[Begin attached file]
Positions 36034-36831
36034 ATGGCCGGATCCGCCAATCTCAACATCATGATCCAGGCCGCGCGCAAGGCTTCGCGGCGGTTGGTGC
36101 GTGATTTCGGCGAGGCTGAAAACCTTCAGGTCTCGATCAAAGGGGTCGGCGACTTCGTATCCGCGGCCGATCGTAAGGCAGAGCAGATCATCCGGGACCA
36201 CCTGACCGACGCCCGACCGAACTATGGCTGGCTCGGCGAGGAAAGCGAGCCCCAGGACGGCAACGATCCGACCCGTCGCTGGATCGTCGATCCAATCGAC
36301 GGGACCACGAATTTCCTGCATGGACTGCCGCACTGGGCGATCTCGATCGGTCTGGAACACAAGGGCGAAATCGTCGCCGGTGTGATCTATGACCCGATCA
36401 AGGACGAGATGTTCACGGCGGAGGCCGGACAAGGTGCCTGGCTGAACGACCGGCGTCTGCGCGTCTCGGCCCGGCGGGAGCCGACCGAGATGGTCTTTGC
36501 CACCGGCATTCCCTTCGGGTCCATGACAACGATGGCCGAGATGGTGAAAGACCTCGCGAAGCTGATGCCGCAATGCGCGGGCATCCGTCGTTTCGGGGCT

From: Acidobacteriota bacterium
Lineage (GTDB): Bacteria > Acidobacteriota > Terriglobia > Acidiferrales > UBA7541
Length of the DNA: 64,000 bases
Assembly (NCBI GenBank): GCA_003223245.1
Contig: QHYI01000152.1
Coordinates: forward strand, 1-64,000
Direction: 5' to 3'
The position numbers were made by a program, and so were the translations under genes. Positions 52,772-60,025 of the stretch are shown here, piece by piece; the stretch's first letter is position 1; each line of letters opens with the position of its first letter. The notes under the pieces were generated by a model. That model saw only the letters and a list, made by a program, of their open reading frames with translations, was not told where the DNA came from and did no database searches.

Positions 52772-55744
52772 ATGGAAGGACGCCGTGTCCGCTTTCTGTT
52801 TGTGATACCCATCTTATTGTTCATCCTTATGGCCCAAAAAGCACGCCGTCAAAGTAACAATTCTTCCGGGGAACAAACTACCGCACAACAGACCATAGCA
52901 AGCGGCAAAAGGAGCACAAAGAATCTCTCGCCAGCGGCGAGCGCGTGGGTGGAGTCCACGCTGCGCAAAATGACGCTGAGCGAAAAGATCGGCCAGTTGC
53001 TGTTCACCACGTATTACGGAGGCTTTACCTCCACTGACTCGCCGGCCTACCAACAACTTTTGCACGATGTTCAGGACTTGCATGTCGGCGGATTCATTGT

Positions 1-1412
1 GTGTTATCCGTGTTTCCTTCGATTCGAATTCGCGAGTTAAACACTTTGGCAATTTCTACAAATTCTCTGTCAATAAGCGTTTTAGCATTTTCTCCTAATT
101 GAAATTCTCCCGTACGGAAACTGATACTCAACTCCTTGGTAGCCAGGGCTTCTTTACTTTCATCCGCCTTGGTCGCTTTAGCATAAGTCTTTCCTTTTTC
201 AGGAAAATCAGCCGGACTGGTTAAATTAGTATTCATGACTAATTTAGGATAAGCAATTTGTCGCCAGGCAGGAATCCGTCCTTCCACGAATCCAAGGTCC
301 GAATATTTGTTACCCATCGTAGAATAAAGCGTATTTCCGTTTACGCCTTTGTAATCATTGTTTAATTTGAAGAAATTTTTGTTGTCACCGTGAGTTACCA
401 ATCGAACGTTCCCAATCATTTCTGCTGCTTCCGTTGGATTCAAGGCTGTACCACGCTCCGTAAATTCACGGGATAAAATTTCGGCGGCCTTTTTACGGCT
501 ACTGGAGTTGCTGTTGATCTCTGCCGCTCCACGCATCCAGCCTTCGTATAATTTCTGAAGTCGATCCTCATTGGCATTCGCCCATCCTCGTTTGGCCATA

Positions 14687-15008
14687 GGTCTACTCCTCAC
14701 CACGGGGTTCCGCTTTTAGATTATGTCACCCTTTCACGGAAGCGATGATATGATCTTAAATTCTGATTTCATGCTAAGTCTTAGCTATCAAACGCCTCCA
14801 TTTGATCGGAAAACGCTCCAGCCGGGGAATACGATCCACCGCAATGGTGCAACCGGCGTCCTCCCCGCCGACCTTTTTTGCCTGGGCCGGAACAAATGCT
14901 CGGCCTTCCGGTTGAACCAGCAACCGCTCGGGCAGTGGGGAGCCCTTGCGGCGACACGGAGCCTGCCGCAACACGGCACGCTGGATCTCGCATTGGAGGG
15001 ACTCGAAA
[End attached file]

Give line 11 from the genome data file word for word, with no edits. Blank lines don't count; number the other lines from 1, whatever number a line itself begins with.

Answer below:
Assembly (NCBI GenBank): GCA_003223245.1